In 1691 he was received into the French Academy in spite of the determined efforts of the partisans of the ancients in this quarrel, especially of Jean Racine and Nicolas Boileau, who on four previous occasions had secured his rejection. He consequently was admitted a member both of the Academy of Inscriptions and of the Academy of Sciences; and in 1697 he became perpetual secretary to the latter body. This office he actually held for the long period of forty-two years; and it was in this official capacity that he wrote the Histoire du renouvellement de l'Académie des Sciences (Paris, 3 vols., 1708, 1717, 1722) containing extracts and analyses of the proceedings, and also the éloges of the members, written with great simplicity and delicacy. Perhaps the best known of his éloges, of which there are sixty-nine in all, is that of his uncle Pierre Corneille. This was first printed in the Nouvelles de la république des lettres (January 1685) and, as Vie de Corneille, was included in all the editions of Fontenelle's Oeuvres. The other important works of Fontenelle are his Élements de la géometrie de l'infini (1727) and his Apologie des tourbillons (1752). Fontenelle forms a link between two very widely different periods of French literature, that of Corneille, Racine and Boileau on the one hand, and that of Voltaire, D'Alembert and Diderot on the other. It is not in virtue of his great age alone that this can be said of him; he actually had much in common with the beaux esprits of the 17th century, as well as with the philosophes of the 18th. But it is to the latter rather than to the former period that he properly belongs.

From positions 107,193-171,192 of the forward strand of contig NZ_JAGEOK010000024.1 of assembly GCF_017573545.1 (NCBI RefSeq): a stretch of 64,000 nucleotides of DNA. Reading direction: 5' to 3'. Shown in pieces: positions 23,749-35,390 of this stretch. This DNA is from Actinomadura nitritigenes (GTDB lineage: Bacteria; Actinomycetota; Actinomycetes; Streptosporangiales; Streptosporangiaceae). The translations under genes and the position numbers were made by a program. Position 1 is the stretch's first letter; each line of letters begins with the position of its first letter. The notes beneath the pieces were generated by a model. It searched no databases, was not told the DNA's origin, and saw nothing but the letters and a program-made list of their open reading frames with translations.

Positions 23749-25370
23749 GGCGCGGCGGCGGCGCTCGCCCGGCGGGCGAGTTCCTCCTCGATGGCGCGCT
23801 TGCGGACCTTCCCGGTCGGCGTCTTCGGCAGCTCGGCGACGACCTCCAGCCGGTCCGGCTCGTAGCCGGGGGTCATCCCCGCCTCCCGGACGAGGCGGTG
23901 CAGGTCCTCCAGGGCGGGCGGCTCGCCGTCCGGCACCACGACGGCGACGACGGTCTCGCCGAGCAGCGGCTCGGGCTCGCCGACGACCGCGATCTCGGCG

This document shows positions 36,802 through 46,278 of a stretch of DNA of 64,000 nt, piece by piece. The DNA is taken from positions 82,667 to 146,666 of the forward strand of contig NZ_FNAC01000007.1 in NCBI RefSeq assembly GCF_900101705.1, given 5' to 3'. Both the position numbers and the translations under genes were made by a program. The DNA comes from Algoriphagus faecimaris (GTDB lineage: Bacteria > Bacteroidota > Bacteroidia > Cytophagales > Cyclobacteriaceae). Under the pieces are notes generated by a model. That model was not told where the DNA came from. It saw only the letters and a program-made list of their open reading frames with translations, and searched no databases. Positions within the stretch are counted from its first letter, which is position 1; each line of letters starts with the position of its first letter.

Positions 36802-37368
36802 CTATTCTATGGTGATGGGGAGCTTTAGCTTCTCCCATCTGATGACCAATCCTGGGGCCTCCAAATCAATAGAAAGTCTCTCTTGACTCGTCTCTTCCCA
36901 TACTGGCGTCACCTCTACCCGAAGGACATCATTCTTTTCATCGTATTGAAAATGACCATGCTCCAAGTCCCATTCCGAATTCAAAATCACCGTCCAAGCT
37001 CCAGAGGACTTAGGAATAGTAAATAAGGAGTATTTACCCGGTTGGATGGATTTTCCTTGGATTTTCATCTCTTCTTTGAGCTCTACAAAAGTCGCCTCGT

He has no claim to be regarded as a genius; but, as Sainte-Beuve has said, he well deserves a place "dans la classe des esprits infiniment distiugués" -- distinguished, however, it ought to be added by intelligence rather than by intellect, and less by the power of saying much than by the power of saying a little well. In personal character he has sometimes been described as having been revoltingly heartless; and it is abundantly plain that he was singularly incapable of feeling strongly the more generous emotions - a misfortune, or a fault, which revealed itself in many ways. "Il faut avoir de l'âme pour avoir du goût." But the cynical expressions of such a man are not to be taken too literally; and the mere fact that he lived and died in the esteem of many friends suffices to show that the theoretical selfishness which he sometimes professed cannot have been consistently and at all times carried into practice.

    French Academy 1691